Categorized | Bizarre Foods

Tripe Tacos: From one stomach to yours

By CHASEN MARSHALL

It’s hard to turn down an authentic looking and smelling taco. Beef and chicken – just keep ‘em coming! Nearly anything in a tortilla with a few key toppings is probably digestible. What about goat and pork stomach lining? Hmm, second thoughts.

A delicacy in most cultures, tripe is the edible offal from the stomach of various farm animals. In Italy it’s topped with Parmesan and pan-fried. In some Chinese restaurants it’s served in a soup. At Tehuitzingo Deli & Grocery in Hell’s Kitchen, it’s fried and topped with a secret seasoning and served on a flour tortilla with diced onions and cilantro.

Tehuitzingo is a small hole-in-the-wall joint festooned with a Mexican flag on the awning out front, and a green, white and red color palate throughout. Inside, a cooler full of Mexican cerveza, and a window at the rear of the store, manned by a small dark-skinned woman wearing an apron bode well for the ambiance, at least.

Tripa and sangre, as they appear on the menu, are pork tripe and goat tripe – to be clear: the lining of the primary digestive organ of a pig and a goat. The visual difference between the two couldn’t be more different. The goat meat was dark and resembled charred ground beef, whereas the pork was lighter in color and looked like half-cooked calamari. Both had a salty taste (though it may have been the seasoning) and were difficult to stomach at first (mainly because of the idea that it was going from one stomach to another). After the initial shock, it tasted like most any well-dressed Mexican taco that can be found at a small stand south of the border.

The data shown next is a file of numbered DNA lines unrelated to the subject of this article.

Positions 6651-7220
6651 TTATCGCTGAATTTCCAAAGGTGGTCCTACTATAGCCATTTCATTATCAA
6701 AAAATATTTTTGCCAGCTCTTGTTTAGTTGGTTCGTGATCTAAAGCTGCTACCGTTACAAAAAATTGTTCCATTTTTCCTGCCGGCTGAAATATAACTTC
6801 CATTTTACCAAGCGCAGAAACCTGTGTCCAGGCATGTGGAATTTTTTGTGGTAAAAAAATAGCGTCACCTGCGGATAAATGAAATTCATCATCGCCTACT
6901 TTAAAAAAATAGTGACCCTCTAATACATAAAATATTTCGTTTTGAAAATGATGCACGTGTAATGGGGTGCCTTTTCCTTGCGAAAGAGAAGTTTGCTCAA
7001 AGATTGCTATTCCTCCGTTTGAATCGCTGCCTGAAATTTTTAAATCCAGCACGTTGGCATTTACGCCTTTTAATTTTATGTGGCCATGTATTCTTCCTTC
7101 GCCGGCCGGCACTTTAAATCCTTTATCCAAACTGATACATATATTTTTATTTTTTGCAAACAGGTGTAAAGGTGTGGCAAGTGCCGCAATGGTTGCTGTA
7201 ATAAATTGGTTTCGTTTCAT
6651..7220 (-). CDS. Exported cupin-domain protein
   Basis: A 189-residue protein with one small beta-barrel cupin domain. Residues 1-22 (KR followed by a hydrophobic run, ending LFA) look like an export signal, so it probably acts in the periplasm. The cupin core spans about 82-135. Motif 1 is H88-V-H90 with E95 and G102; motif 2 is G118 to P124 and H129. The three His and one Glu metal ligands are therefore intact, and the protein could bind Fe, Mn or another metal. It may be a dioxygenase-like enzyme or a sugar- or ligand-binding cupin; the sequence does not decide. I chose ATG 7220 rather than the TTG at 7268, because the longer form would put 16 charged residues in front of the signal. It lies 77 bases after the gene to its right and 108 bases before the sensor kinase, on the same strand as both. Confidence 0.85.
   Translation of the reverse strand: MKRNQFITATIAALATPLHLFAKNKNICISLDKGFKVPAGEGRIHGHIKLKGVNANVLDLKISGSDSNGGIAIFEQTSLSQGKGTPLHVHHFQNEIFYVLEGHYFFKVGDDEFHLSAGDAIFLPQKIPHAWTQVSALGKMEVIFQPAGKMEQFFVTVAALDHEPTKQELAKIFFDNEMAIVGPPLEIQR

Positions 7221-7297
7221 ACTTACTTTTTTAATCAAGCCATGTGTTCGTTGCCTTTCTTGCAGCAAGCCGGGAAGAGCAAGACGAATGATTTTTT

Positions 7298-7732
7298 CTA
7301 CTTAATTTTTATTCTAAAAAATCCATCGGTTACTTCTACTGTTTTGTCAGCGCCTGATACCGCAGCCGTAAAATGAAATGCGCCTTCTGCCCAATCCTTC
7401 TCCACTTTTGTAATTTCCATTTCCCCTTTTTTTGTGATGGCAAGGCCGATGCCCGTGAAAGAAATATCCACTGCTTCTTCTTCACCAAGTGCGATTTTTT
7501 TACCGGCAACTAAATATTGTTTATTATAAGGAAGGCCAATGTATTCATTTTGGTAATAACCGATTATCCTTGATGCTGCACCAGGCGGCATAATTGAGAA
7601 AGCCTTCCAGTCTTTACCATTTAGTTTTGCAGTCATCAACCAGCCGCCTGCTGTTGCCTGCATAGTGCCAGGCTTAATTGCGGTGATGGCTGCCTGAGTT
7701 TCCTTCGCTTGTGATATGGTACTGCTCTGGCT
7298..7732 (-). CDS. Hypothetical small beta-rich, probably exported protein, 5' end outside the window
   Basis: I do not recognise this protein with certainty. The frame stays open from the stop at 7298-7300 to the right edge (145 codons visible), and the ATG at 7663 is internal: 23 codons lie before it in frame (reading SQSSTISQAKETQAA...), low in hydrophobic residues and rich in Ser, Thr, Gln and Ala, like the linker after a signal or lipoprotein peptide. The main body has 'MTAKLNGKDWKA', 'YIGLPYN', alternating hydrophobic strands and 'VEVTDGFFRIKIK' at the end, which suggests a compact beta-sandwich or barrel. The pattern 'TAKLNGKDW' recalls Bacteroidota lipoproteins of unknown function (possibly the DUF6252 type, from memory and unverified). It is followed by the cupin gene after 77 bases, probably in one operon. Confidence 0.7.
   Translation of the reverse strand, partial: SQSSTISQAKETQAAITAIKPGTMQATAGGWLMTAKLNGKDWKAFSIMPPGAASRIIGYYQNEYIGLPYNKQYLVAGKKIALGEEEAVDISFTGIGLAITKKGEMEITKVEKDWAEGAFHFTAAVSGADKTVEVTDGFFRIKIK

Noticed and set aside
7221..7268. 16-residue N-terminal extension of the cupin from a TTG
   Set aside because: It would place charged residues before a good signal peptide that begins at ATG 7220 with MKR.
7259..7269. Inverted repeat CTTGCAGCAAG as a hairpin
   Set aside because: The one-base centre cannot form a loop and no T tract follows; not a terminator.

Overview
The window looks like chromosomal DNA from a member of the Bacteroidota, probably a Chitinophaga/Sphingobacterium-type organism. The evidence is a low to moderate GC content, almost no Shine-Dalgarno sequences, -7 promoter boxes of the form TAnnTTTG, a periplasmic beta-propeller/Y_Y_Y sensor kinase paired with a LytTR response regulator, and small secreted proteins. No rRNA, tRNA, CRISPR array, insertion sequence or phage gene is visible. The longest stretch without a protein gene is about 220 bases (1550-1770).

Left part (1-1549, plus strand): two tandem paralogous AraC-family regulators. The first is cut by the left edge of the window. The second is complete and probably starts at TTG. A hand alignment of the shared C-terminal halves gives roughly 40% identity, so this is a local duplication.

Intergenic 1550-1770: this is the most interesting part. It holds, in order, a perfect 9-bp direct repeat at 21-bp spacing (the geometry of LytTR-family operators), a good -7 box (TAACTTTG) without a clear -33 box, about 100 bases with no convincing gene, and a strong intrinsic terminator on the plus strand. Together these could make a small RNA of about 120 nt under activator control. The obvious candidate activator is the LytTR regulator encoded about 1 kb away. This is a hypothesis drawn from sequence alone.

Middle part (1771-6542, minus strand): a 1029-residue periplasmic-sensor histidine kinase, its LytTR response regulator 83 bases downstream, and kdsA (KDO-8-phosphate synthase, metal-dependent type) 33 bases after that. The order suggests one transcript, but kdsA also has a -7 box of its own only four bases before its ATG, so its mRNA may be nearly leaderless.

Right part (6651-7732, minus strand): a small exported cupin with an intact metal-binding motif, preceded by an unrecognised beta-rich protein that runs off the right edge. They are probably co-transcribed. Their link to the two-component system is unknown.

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This post was written by:

Chasen Marshall - who has written 3 posts on NY Food Chain.

Chasen Marshall is a writer and photographer originally from Southern California. Prior to attending the Columbia University School of Journalism he was the Managing Editor of an internationally distributed, award-winning surf magazine. His work has also appeared in newspapers and magazines in the United States, Japan, Australia and the United Kingdom.

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